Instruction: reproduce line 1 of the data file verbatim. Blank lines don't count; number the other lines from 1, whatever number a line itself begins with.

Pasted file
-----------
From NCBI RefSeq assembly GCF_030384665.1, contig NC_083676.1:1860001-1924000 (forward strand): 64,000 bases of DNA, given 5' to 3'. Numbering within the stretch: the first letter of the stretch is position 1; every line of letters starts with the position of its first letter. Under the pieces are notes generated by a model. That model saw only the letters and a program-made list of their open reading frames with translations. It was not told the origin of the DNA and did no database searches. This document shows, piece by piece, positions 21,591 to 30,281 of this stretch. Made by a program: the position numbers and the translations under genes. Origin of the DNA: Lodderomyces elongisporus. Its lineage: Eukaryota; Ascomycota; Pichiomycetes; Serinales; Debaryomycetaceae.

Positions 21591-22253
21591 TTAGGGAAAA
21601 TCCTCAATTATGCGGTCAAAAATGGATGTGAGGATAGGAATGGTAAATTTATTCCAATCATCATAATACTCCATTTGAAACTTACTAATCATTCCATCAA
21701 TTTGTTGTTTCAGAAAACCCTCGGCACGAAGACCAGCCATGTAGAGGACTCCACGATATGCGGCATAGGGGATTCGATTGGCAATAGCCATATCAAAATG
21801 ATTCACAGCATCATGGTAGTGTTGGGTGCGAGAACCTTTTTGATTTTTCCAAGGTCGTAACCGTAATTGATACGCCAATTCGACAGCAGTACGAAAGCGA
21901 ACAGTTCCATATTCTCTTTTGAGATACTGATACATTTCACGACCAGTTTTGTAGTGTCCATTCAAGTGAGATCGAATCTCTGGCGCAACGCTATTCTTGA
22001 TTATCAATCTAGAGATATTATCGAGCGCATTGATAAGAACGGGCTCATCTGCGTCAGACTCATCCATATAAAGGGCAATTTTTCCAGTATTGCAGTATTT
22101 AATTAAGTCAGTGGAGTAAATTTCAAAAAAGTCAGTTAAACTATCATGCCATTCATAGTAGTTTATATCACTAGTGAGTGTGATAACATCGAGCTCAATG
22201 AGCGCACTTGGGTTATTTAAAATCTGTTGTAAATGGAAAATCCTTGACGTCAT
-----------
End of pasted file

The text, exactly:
From NCBI RefSeq assembly GCF_030384665.1, contig NC_083676.1:1860001-1924000 (forward strand): 64,000 bases of DNA, given 5' to 3'. Numbering within the stretch: the first letter of the stretch is position 1; every line of letters starts with the position of its first letter. Under the pieces are notes generated by a model. That model saw only the letters and a program-made list of their open reading frames with translations. It was not told the origin of the DNA and did no database searches. This document shows, piece by piece, positions 21,591 to 30,281 of this stretch. Made by a program: the position numbers and the translations under genes. Origin of the DNA: Lodderomyces elongisporus. Its lineage: Eukaryota; Ascomycota; Pichiomycetes; Serinales; Debaryomycetaceae.